So when I say love and toxic in the same sentence it is love but what you have to realize is, it wouldn’t have been toxic if the love was reciprocated.

And that was the difference. I loved him and he couldn’t love me the way I needed him to.

We each needed something of each other and we kept trying to find something that wasn’t there. We kept holding on and hurting each other because that’s what we were used to.

And people ask was there a breaking point?

And there were a lot of little things.

Sitting in my car outside his house because I wasn’t allowed in. Sneaking around and hiding because we were some secret. Meeting girls and I had to pretend like it didn’t faze me when in reality if I pulled out my phone and showed her a conversation, I could have ended things right there. Going stag to events I wanted him to be my plus one to and always being let down.

But the truth was there wasn’t a single moment where I had enough because, with every one of those moments that should have pushed me away, I was like a moth to light it attracted me more.

But after a while, I just got really tired. I couldn’t keep doing this to myself. And the truth was, I walked away still loving him. I walked away still thinking the world of him. I walked away still thinking he was a great guy.

Because the truth was, he was and is a great guy. And what took me years to realize was we weren’t good together.

Trying to force anything will just end in destruction. This so happened to be self-destruction.

And as years passed and we reconnected not at a level of intimacy but friendship. I looked at him and flashes from the past always came back to me looking in his eyes. But an even more clear moment was sitting across from him as we stared at each other and I felt nothing.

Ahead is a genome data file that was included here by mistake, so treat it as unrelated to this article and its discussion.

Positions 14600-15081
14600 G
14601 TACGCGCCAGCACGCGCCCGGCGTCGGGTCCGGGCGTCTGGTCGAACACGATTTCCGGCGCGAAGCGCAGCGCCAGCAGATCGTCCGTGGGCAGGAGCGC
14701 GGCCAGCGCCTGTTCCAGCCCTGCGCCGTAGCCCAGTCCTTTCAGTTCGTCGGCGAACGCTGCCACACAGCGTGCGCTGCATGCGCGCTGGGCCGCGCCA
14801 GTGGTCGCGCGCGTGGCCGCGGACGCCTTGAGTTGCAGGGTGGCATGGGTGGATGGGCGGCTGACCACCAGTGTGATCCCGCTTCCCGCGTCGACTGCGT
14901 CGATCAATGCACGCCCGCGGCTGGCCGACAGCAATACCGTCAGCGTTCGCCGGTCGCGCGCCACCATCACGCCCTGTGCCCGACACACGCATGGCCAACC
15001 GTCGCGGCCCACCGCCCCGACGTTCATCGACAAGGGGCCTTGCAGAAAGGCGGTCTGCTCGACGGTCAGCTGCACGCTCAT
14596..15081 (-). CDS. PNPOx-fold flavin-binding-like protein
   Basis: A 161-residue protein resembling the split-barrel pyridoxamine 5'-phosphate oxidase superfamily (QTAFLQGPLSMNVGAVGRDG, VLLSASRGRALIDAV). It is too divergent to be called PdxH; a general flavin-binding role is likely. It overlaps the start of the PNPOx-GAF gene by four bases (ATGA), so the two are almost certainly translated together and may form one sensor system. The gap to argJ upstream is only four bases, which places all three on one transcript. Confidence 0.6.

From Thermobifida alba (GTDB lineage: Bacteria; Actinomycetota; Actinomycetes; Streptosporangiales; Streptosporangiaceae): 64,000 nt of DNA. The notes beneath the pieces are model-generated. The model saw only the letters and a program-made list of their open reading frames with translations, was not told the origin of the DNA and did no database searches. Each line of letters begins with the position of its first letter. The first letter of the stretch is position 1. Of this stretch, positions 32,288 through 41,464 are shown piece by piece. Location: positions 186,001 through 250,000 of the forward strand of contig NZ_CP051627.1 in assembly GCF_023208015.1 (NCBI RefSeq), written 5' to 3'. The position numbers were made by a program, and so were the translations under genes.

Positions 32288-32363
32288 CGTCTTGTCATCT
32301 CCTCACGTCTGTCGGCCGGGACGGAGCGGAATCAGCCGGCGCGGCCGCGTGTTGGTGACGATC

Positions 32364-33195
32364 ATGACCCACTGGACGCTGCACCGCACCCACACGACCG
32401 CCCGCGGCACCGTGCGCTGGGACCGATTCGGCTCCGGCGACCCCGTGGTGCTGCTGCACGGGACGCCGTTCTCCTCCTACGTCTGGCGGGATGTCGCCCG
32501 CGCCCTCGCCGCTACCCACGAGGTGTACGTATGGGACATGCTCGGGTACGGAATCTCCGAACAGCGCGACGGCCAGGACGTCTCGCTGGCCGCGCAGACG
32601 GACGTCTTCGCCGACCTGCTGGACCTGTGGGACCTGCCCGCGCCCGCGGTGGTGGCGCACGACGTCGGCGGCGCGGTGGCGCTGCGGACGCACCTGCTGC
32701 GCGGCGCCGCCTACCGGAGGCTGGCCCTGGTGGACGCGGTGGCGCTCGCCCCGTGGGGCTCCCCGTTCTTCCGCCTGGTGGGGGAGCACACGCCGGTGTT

I was over him. The same person I never thought I’d get over, I did.

And we parted ways with a kiss on the cheek and him being the one to say I love you first and I knew this time he meant it. And I drove away listening to the song that used to be ours and it no longer hurt.

What I learned overcoming a toxic relationship and allowing it to be a friendship first was about forgiveness. Second, was about the love that didn’t fade but changed form. And third was sometimes the people we want to be with most are the ones we are best without. And that’s okay. It’s okay to not get what you want. Because it’s only then, you get what you deserve.TC mark

Kirsten Corley

Kirsten is the author of But Before You Leave, a book of poetry about the experiences we struggle to put into words.

Stop searching for happiness in the same place you lost it. Change is not dismantling the old, it’s building the new.

“The main thing socially intelligent people understand is that your relationship to everyone else is an extension of your relationship to yourself.” — Brianna Wiest

“The things you love about others are the things you love about yourself. The things you hate about others are the things you cannot see in yourself.” — Brianna Wiest